TERRE HAUTE —
Emotions today remain strong and raw in wake of Monday’s terror bombings near the finish line of the Boston Marathon. As is normal in such circumstances, questions far outnumber answers. The legions of investigators will need time to sort through evidence and determine the who and why of this terrible crime.
It’s understandable, however, that patience is difficult to muster. That urge for swift justice intersects with the helplessness of not knowing how and why such senseless acts occur.
So as clues are sorted and leads are chased, we direct our attention to those most affected, the victims whose lives were shattered on what was intended — and expected — to be a joyous and celebratory day.
Two bombs are reported to have detonated within 100 yards and a few seconds of each other, and the human damage they did was inflicted mostly on spectators gathered near the finish line to watch loved ones or friends reach their ultimate destination after running 26.2 miles in what is the most famous foot race in the world.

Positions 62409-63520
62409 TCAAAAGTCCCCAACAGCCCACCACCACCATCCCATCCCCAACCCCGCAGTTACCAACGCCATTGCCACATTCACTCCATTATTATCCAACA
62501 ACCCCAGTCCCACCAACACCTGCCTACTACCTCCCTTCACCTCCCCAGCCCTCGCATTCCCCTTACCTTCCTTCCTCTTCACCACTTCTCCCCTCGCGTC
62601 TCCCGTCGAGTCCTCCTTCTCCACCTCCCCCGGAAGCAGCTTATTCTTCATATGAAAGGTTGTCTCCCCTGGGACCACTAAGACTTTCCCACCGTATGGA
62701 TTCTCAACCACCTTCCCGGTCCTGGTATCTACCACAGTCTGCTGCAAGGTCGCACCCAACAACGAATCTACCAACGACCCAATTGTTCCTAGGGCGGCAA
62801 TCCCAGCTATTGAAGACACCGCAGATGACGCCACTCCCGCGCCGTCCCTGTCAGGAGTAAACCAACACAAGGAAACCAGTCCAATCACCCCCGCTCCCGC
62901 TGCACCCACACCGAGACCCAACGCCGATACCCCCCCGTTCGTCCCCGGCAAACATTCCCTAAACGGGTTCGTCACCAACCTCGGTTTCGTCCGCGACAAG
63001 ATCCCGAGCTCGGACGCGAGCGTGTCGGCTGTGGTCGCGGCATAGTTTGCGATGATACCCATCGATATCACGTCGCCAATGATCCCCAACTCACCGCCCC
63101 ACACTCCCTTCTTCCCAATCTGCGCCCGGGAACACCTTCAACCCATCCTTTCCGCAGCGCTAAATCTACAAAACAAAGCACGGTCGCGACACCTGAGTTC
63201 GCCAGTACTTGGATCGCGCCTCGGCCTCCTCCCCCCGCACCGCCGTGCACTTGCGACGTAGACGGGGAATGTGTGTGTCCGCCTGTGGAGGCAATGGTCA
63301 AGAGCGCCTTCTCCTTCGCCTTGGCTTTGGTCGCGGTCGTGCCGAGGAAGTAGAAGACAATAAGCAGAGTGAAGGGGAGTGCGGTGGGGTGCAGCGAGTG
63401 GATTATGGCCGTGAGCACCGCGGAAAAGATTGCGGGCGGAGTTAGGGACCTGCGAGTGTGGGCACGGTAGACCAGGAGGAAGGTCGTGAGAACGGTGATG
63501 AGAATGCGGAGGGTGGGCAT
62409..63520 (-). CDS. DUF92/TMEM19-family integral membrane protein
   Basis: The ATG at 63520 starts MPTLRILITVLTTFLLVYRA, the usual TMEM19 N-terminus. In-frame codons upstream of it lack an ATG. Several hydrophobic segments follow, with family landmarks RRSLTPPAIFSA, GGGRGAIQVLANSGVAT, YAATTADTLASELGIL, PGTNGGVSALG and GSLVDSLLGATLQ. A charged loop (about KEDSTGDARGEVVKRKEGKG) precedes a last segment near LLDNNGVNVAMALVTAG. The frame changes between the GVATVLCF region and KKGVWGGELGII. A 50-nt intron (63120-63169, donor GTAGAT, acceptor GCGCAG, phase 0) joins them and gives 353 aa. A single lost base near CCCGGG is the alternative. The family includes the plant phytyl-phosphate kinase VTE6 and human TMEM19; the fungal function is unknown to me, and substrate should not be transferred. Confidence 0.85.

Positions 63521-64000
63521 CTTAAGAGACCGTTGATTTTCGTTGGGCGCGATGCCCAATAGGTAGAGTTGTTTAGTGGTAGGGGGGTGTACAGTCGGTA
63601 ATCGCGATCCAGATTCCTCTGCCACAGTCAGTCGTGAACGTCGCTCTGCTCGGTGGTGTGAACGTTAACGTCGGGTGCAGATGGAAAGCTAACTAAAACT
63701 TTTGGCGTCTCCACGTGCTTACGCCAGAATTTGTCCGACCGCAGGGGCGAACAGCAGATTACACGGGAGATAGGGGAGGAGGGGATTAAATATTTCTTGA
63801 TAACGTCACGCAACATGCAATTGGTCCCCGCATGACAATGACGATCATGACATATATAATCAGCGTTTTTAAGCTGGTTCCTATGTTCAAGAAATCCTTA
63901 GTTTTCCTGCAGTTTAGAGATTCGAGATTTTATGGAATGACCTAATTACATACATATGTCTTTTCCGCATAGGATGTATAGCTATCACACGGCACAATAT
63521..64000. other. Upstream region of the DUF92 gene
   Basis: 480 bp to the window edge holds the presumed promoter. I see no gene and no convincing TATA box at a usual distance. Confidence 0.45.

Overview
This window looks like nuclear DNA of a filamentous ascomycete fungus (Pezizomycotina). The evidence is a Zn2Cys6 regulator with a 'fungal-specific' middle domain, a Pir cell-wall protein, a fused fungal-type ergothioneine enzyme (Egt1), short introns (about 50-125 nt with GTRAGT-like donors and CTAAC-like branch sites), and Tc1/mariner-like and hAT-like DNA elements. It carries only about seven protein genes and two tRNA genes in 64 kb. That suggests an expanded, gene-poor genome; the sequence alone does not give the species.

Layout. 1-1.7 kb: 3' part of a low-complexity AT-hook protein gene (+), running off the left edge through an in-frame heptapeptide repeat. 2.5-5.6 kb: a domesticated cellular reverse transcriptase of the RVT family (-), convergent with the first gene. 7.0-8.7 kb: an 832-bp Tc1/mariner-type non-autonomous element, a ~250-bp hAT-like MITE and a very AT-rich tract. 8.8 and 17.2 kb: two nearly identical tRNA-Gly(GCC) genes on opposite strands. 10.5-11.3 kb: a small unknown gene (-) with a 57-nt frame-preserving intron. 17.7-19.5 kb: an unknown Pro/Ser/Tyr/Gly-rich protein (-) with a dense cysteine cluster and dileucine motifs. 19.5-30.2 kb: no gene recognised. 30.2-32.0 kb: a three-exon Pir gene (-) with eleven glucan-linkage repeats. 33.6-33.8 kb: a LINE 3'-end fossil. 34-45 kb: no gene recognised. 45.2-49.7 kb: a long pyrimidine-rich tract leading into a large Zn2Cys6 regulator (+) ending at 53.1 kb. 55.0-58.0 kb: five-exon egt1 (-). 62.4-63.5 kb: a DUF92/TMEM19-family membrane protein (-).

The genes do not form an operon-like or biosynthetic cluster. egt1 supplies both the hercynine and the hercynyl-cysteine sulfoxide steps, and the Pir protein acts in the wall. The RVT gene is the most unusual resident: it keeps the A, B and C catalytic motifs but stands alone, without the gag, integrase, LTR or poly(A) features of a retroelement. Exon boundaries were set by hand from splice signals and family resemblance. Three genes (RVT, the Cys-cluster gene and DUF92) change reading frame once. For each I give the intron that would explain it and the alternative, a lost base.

Among the many sad and gut-wrenching stories is that of the 8-year-old boy eagerly waiting for his father to arrive at the finish line. The boy was one of three killed by the bomb blasts. His mother and younger sister were severely injured.
We also send thoughts and prayers to all those who came to the aid of those victims, whether they be emergency responders, nurses, doctors, surgeons, race volunteers, or simply good Samaritans who stayed at the scene to give whatever comfort and assistance they could to those in need.
Terrorism, unfortunately, has become part of our global culture. While we do what we can to fight back collectively through military means, our only recourse individually is to press on, to refuse to succumb to fear, and to live our lives on our terms, not on those of a terrorist.